During the final years of the Obama Administration, OPM’s policy on Federal employee insurance coverage for transition-related care has been fraught. In June 2014 OPM issued a Federal Employee Health Benefits (FEHB) Program Carrier Letter on the subject, acknowledging that transition-related care is medically necessary and lifting a ban that had been present on “services, drugs, or supplies related to sex transformation.” Importantly, the carrier letter allowed carriers to maintain the exclusion, and over 95% of them did. This year, there was some initial hope of change when OPM issued its call letter (essentially the request for insurers to submit proposals for insurance plans), and specifically requested that insurers reconsider their coverage of transgender services. However, those hopes were quickly dashed, as OPM responded to questions about those requests by stating that there was no requirement that transition-related care be covered. OPM then quickly seemed to reverse course, in a June 2015 FEHB Program Carrier letter stating, “no carrier participating in the [FEHB] Program may have a general exclusion of services, drugs or supplies related to gender transition or ‘sex transformations.’” Since June, it has been a matter of waiting until plans were released to see how they responded.

Since then, at least two plans have released their official brochures on their websites. The Government Employees Health Association Benefit Plan and the Blue Cross and Blue Shield Service Benefit Plan (which in 2013 covered approximately 63% of Federal employees on its own and, to the best of my knowledge, remains the single insurer covering the majority of Federal employees and dependants) both specifically exclude “surgeries related to sex transformation.”

Now that it is confirmed that OPM is permitting such discrimination, it is reasonable to expect that many more insurance plans will similarly exclude transition-related surgeries, just as they continued to exclude coverage for all transition-related care for plan year 2015. This is a clear violation of 42 USC 18116 (also known as Section 1557 of the Affordable Care Act), in its discrimination against medical procedures solely on the basis of their relationship to gender transition.

Letter to OIRA Requesting Immediate Clearance of HHS Nondiscrimination Rule

On April 29, 2015 the White House received for review and clearance the Department of Health and Human Service’s regulation implementing 42 U.S.C. 18116, the Affordable Care Act’s nondiscrimination provision. The provision was subject to a request for comments in 2013, but the Department has consistently delayed the actual implementation of the provision.  Prior guidance on the language told insurers that discrimination against transition-related care was legal.  New regulations are necessary to undo this damage, and those regulations are currently stalled for White House review.  Full text is below.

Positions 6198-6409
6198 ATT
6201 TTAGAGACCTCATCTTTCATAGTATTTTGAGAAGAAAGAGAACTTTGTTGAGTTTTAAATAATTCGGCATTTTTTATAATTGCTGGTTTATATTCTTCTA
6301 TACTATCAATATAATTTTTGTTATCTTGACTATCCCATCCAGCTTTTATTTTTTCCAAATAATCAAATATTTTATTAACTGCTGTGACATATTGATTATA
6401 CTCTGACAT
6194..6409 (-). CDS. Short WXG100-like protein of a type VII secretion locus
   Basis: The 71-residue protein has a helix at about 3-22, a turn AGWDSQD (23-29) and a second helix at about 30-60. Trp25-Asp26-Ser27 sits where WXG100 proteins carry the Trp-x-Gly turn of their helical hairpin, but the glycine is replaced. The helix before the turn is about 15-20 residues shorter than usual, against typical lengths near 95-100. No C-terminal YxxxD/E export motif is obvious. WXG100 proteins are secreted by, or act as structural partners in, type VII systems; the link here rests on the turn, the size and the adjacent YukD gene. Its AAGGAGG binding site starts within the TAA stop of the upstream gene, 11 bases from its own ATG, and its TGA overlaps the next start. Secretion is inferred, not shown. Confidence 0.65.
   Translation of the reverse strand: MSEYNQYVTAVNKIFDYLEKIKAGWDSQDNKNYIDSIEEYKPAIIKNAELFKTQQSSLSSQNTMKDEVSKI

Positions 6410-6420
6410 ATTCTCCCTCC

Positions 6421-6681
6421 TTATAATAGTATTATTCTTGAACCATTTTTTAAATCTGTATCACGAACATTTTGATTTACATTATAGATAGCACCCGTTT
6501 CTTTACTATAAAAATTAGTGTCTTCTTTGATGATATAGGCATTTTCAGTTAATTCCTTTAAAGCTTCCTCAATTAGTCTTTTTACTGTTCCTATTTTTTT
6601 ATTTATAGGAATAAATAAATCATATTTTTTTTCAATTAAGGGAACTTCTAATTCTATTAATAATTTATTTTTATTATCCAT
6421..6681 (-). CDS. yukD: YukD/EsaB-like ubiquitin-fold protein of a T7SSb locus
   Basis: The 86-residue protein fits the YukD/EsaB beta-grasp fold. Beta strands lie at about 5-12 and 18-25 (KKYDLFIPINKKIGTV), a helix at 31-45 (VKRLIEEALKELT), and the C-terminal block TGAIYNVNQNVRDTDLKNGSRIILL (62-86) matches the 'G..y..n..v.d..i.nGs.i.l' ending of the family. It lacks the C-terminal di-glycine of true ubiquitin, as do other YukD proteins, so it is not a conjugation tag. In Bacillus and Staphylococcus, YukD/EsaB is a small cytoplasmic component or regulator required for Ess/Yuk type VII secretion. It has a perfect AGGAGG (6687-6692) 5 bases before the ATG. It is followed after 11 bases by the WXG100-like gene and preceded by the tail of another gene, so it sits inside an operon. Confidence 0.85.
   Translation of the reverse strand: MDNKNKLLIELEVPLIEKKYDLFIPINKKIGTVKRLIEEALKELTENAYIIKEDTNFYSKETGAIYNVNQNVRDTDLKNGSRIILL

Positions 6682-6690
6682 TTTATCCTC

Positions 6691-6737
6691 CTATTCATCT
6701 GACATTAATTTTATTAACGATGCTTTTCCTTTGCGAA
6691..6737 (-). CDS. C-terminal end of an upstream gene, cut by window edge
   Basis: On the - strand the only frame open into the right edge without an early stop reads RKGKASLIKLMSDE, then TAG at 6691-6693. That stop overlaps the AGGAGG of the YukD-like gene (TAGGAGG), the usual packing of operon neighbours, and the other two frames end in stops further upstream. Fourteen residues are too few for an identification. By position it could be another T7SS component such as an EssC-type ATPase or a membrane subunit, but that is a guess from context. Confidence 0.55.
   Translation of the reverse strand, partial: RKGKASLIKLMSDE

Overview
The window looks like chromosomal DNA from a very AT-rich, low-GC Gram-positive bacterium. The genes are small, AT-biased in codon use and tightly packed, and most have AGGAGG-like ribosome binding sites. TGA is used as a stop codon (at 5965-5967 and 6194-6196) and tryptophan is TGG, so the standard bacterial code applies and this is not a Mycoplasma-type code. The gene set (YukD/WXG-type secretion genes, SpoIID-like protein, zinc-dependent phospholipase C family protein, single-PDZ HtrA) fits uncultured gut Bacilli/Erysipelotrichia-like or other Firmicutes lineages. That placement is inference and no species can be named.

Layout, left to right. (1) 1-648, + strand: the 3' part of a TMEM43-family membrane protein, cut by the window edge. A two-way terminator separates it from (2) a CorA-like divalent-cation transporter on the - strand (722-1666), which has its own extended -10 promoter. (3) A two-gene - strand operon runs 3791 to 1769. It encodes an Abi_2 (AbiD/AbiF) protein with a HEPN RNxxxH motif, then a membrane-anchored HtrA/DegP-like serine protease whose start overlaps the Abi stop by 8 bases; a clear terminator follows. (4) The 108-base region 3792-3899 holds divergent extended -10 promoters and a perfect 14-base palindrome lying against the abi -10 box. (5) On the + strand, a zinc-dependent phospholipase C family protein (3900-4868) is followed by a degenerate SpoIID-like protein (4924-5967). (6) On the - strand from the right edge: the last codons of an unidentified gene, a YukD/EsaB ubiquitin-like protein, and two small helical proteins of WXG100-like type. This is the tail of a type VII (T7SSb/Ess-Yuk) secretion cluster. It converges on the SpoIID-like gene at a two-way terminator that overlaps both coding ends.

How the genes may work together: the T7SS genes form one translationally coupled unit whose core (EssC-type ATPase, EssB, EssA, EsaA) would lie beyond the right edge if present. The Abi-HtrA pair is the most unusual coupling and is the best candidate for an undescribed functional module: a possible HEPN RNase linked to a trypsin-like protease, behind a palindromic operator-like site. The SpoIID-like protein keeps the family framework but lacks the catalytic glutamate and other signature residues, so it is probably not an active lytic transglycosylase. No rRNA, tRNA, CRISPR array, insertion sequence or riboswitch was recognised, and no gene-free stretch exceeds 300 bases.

Continue reading

The Wait for Promised Nondiscrimination Under the Affordable Care Act

Section 1557 of the Affordable Care Act, codified at 42 USC 18116, prohibits discrimination on the basis of race, color, national origin, sex, age, and disability in “any health program or activity, any part of which is receiving Federal financial assistance, including credits, subsidies, or contracts of insurance, or under any program or activity that is administered by an Executive Agency or any entity established under” the Affordable Care Act (ACA).  This means covered health programs and activities should include Medicare, Medicaid, insurance for Federal employees (administered by the Office of Personnel Management), insurance through the exchanges (which are established under the ACA), and insurance through employers (which receive Federal tax subsidies through the exclusion of premiums from taxation; this is admittedly a stretch, but one I think is justified).  Which is to say, largely the entire universe of health insurance.  Even if employer-based health insurance is excluded, the set of covered programs is still quite broad.

The Department of Justice (after losing in litigation on the question, Macy v. Holder) has determined that discrimination on the basis of sex includes discrimination on the basis of gender identity, as was widely reported in December.

This raises the question: why is it still legal for covered programs to discriminate on the basis of gender identity by excluding coverage for transition-related care (that is to say, care related to one’s gender identity)?

The answer, sadly, is that it is nominally legal for insurers to exclude coverage because the Obama Administration told them so. In an undated “Q&A” published in 2012 by the Department of Health and Human Services (HHS) likely triggered by the EEOC decision in Macy v. Holder, HHS states that discrimination on the basis of “sex stereotypes” is unlawful discrimination, before going on to state: “Does this mean that transition related surgery is required to be covered by health insurers? No.”

With one word, the Obama Administration signed off on widespread anti-trans discrimination in covered health programs.

Perhaps recognizing that its analysis was weak, in 2013 HHS rescinded the Q&A and submitted a request for comments.  Comments were plentiful, including many LGBT organizations advocating on behalf of transgender people affected by the rampant discrimination in access to healthcare. HHS promised a new rule, but 2014 came and went without new action.  Finally, on April 29, 2015, HHS finally sent the proposed rule to the White House for review prior to publication.  There it currently sits; the most recent estimate of publication is that it will be published this month, in time for Pride.

The original HHS analysis was shoddy; a fair reading of the statute compels the interpretation that it is illegal under 42 USC 18116 to discriminate against transition-related care.  However, there’s not yet any court presented with the question, and LGBT organizations are understandably loathe to bring a case while the Federal government continues to discriminate against its own employees.  HHS’s last word on the topic was one word authorizing discrimination.

So we wait, and hope for better news.